Bishops warn against culture of despair and blame

 

THE IRISH Catholic bishops yesterday urged people not to react to the economic situation with defeatism and a preoccupation with blame alone.

Recent economic events “have given rise to exceptional levels of fear, anger and disillusionment,” the Irish Bishops’ Conference said in a statement following their winter meeting in Maynooth.

The outward appearance of wealth and comfort masks “exceptional levels of anxiety and material need,” the statement entitled “In helping each other, there is hope” said. “Faced with these challenges it would be easy to descend into a culture of negativity, defeatism and despair.”

However the bishops urged people against negativity and blame. “While important questions have to be asked about how this situation has arisen, a preoccupation with blame and recrimination alone would be futile and distract from the urgent task of building a more just, sustainable and prosperous future,” the statement said.

The bishops urged the pain of the economic situation to be shared justly with a “special concern for the most vulnerable and least well off”.

They prayed for a “spirit of national solidarity and hope” and a “renewal of confidence in our ability to work together for the good of all” to address adverse circumstances.

They appealed for a “new mobilisation of good neighbourliness” and care for others in local communities and for people giving time, talents and money to tackle poverty and social exclusion.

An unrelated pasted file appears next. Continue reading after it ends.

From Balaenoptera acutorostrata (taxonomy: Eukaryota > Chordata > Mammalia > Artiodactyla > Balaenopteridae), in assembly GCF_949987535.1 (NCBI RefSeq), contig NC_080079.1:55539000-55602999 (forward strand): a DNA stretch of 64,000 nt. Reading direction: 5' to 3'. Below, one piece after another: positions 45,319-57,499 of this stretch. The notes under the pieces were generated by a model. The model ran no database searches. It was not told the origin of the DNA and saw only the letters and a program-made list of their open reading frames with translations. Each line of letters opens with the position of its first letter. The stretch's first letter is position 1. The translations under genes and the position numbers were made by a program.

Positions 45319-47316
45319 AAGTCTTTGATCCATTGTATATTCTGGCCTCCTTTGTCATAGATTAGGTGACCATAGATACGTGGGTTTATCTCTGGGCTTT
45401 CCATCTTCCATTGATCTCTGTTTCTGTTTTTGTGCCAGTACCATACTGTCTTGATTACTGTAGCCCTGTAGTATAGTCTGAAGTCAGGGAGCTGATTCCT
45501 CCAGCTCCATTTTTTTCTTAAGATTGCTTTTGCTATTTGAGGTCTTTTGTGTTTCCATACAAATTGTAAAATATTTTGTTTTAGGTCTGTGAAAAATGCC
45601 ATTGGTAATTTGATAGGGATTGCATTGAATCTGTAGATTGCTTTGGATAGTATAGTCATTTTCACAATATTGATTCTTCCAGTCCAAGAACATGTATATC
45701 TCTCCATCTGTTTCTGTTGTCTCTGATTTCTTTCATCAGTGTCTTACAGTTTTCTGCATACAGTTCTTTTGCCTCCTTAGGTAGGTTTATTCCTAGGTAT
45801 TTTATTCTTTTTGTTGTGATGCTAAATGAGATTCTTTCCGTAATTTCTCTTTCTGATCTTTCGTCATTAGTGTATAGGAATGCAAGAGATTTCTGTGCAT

They particularly urged people to care for older persons by spending time with them and ensure they are safe, warm and have enough food and necessities.

The strongest reason for hope was the extraordinary generosity and social concern of the Irish people, the statement said.

Knowing someone cares or will is willing to listen can mean as much to a person with financial problems as material help, the bishops said.

They expressed belief in the ability of the nation to address challenges and said that Irish people have shown resilience in the past.

There was an opportunity to build an economy “in which profit and growth are at the service of people, an economy which brings benefit to all our citizens, especially the children of our nation, the elderly and the most vulnerable,” they said.

They also had an appeal to the political community and all citizens “to rally the human, social, intellectual and spiritual resources of our country in a united effort to build our financial economy and ensure it achieves its human and social ends.”

They highlighted Ireland’s continued responsibility to provide assistance to others in international development aid.